The Journal Gazette
 
 
Wednesday, March 03, 2021 1:00 am

Civil rights leader Vernon Jordan dies

Was 85; survived sniper's bullet at city hotel in 1980

TOM PELLEGRENE JR. | The Journal Gazette

Vernon Jordan, the civil rights leader and former National Urban League president who was nearly slain during a May 1980 shooting in Fort Wayne, has died at age 85.

Jordan died Monday, according to a statement from his daughter, Vickee.

In 1980, Jordan was shot outside the Fort Wayne Marriott by Joseph Paul Franklin, a sniper who used a high-powered hunting rifle and who was acquitted of federal civil rights charges in a 1982 trial in South Bend. But in 1996, Franklin admitted the shooting in an interview with the Indianapolis Star, saying he planned the ambush after he heard on the radio that Jordan was speaking there.

Jordan spent 10 days at Parkview Hospital, where Dr. Jeffrey Towles led the surgical team that saved his life. President Jimmy Carter and Sen. Edward Kennedy were among his visitors; a story about Carter's visit was the first item ever used on the new cable news broadcaster CNN.

The 1957 DePauw University graduate left the Urban League the year after the shooting and pursued a law career.

Jordan was the first lawyer to head the Urban League, which had traditionally been led by social workers. Under Jordan's leadership, the Urban League added 17 more chapters and its budget swelled to more than $100 million. The organization also broadened its focus to include voter registration drives and conflict resolution between Blacks and law enforcement.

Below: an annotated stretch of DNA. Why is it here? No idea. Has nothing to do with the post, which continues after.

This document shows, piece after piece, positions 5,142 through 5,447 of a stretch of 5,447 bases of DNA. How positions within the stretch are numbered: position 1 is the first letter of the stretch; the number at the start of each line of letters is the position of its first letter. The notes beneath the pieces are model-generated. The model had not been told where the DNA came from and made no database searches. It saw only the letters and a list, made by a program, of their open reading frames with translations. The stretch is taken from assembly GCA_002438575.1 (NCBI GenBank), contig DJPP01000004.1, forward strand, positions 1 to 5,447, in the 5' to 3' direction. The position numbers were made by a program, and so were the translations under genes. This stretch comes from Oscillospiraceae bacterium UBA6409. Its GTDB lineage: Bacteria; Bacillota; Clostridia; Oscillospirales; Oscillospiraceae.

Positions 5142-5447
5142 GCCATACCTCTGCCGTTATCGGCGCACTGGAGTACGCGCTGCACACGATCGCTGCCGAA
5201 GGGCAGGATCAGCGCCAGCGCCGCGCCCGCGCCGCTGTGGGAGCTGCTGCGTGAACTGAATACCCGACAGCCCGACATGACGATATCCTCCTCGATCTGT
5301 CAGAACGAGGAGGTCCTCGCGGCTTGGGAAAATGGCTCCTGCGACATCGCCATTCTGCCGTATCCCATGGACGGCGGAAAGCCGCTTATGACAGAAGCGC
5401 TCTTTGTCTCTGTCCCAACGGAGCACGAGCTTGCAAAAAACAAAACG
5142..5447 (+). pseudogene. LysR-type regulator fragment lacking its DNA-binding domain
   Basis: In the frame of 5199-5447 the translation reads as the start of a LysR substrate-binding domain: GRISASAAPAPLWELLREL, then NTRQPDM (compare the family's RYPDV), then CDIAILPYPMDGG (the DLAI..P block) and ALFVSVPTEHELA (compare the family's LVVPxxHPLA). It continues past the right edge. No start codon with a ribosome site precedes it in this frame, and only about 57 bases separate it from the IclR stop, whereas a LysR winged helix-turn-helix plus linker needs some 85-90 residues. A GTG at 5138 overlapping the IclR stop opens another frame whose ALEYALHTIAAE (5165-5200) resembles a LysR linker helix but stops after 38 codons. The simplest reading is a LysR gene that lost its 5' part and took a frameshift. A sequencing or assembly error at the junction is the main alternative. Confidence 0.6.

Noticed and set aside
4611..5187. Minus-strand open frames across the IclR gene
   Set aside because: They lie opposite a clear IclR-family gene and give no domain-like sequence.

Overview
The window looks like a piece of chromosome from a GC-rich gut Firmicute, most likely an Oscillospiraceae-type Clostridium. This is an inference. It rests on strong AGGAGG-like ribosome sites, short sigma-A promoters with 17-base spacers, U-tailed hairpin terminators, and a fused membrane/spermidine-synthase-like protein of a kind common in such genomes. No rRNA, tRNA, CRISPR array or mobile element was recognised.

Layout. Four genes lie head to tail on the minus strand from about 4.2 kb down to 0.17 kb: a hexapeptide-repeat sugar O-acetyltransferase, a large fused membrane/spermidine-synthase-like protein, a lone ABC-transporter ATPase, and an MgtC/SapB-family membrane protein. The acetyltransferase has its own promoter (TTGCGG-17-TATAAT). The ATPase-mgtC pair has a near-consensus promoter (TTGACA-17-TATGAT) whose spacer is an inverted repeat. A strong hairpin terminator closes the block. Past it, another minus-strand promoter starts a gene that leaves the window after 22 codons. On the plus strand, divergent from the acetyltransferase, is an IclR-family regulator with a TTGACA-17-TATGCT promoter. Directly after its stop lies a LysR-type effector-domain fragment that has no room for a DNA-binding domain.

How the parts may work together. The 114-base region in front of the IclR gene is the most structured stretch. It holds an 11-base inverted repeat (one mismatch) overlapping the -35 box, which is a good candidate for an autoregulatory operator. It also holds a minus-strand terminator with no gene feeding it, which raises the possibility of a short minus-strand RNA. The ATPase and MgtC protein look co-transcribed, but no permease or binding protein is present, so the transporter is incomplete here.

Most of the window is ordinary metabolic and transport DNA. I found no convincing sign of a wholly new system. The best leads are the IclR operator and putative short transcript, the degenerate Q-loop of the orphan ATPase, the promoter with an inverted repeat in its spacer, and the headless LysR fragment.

“Had it not been for the skillful hands of local African American physician Dr. Jeff Towles, Vernon Jordan quite likely would not have been there to become an important senior adviser to President Bill Clinton, or join the board of corporations like Revlon and Xerox,” said Quinton Dixie, who served as interim president and CEO of the Fort Wayne Urban League, in a statement.

Dixie is associate research professor of the history of Christianity in the United States and Black church studies at Duke University.

Jordan was a key campaign adviser to Clinton during his presidential campaign and co-chaired Clinton's transition team. He was the first Black to be assigned such a role.

His friendship with Clinton, which began in the 1970s, evolved into a partnership and political alliance. He met Clinton as a young politician in Arkansas, and the two connected over their Southern roots and poor upbringings.

Although Jordan held no official role in the Clinton White House, he was highly influential and had such labels as the “first friend.” He approached Colin Powell about becoming secretary of state and encouraged Clinton to pass the NAFTA agreement in 1993.

In 2000, Jordan joined the New York investment firm of Lazard Freres & Co. as a senior managing partner. The following year, he released an autobiography, “Vernon Can Read!: A Memoir.” Also in 2001, Jordan was awarded the Spingarn Medal, the highest honor given to a Black American for outstanding achievement.

He has received more than 55 honorary degrees, including ones from both of his alma maters and sat on several boards of directors.

tpellegrene@jg.net

The Associated Press contributed to this story.


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